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Messages - hmlee

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I do think it would add to the overall topic of my PS, though I have one concern. Namely, I am concerned that the admissions people would wonder why I'm not applying to the dual degree program off the bat, but rather waiting until my first year in law school to apply to the other half. I don't know how to talk about wanting to do the program without making them wonder about this....

Okay... what exactly do I say here... like how specific should I be? I don't want to come off in the wrong way...

Okay I'm not really sure if this belongs in this area or not, since I'm not even sure if it belongs in a personal statement or in an addendum attached to the application or... well maybe something else.

Background: From about the end of my first year in school until the beginning of my fourth I suffered from a severe gastro-intestinal illness. I was on medication for said illness for part of this time, but it still affected my ability, in some cases, to attend class / perform well. There was a quarter during this period in which I had to undergo a series of diagnostic tests in the hospital... a period which was very scary for me as my doctors had no idea what was going on and cancer was a possibility at one point. I actually had to withdraw from a class as a result (the professor wasn't understanding that I had to miss class for these procedures... but that's a story for another day). My issues were largely resolved by surgery that I had after the first quarter of my last year in school and I've been doing much, much better since.

Now, during this period of time, my grades were lower than they probably should have been. I'm not offering this as a complete excuse... I, like many undergrads, did some stupid things which hurt my GPA, but I do feel that this illness contributed in some ways.

So... should I mention this somewhere? How do I go about doing it? Would admissions committees believe me or even care? I don't want to make it seem like I'm trying to offer only excuses but...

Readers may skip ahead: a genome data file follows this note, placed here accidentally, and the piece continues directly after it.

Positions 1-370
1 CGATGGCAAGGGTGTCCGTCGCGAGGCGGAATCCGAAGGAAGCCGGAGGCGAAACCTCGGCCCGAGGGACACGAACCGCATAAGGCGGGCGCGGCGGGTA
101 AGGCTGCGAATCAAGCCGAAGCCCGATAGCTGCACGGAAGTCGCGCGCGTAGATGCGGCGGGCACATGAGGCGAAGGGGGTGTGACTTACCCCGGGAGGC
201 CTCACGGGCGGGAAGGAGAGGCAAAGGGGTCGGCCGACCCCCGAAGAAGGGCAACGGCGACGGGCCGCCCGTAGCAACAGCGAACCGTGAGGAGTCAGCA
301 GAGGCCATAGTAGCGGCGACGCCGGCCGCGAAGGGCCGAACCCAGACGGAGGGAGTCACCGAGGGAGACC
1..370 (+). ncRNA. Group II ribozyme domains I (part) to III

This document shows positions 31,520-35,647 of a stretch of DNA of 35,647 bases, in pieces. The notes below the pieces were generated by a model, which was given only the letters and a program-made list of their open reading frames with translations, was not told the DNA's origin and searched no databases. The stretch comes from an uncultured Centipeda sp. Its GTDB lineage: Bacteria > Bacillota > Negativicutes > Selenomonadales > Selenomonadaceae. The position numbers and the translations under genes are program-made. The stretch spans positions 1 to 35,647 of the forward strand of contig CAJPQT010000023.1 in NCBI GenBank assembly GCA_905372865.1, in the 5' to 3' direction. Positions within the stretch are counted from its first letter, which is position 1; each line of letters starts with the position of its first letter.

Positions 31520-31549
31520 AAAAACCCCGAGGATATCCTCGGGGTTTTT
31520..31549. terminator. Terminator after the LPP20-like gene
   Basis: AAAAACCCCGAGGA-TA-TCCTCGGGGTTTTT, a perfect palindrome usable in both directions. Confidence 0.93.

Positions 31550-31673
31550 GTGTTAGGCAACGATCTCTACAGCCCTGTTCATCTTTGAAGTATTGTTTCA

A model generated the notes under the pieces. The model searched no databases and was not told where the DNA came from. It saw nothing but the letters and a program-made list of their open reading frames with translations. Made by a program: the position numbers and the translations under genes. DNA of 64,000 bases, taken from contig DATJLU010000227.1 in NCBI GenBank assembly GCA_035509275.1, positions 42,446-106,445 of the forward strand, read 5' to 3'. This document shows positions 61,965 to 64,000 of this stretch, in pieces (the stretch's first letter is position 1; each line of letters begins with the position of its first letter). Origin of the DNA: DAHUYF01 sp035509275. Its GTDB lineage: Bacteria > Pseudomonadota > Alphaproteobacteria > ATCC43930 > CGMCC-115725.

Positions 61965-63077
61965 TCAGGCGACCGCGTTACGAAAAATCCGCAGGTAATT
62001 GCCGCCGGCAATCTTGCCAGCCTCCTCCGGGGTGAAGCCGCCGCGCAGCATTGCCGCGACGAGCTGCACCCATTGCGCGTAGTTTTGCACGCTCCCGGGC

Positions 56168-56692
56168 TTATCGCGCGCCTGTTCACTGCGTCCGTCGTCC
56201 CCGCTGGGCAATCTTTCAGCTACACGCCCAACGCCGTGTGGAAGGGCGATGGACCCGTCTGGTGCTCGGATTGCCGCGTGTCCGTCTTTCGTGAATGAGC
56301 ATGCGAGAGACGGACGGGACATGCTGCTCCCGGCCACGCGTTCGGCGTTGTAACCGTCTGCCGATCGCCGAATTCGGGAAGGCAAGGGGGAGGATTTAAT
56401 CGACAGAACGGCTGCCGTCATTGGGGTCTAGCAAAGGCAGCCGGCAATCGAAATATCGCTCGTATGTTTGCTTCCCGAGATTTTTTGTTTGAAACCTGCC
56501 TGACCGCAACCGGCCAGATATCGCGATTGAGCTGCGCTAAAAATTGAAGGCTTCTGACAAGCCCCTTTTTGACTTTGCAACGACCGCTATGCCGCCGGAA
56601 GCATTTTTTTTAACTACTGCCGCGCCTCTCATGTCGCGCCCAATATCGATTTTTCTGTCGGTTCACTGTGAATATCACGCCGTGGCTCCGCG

Hi all... brand spankin new as of today. I asked a question over in the personal statements area, but of course I have a question on LORs too. I've got one LOR from a professor here who knows me really well (i've taken two classes from him and done really well, and he also happened to be my B.A. thesis advisor)... but I'm really struggling as to which person to ask for a second letter. I know that second letters aren't required for all schools, but it could only help, right?

Here are my options:

1. Another professor from my division. I took one class with him and did really well, and I see him occasionally through my job so there's at least some familiarity there.

2. My boss. I work in tech support for the social sciences division at my University and have done so for two years. Initially I worked as a student employee, but since graduation I've worked there full time. My boss knows me really well and (coincidentally) happens to also be a graduate of my university (Go University of Chicago!)...

3. My B.A. thesis preceptor, who is a grad student in the Ph.D. program in political science (my division). We were both students in the same class (when I took a glass in the graduate department), and later she was my preceptor and leader of my B.A. thesis colloquium.

Any thoughts would be appreciated...

Hello all. I'm band spankin' new here (yey!), so I apologize if this topic has already been addressed... though since the search function is so inadequate it would be hard to tell if it has been. :)

Anyway, I graduated from school this past June and am in the midst of my year off. I'm applying to law schools right now and am in the process of writing a personal statement (yey). I know that I have a strong desire to pursue a dual degree... either a J.D. / Ph.D. in political science / something similar, or a J.D. / M.A. in the same areas. However, as I am not completely certain of this and also did not feel up to taking the LSAT and the GRE at the same time, I'm limited my applications to law schools at the moment, with the intention of possibly applying to dual degree programs during my first year of law school, which I've heard is actually a common course of action.

My question is, should I include this little nugget of information in a personal statement? Does it add or detract to my desirability as a candidate for admission? I know the PS isn't really that huge of a component of admission... but I don't want to unintentionally f it up by including something I shouldn't...

Any thoughts?

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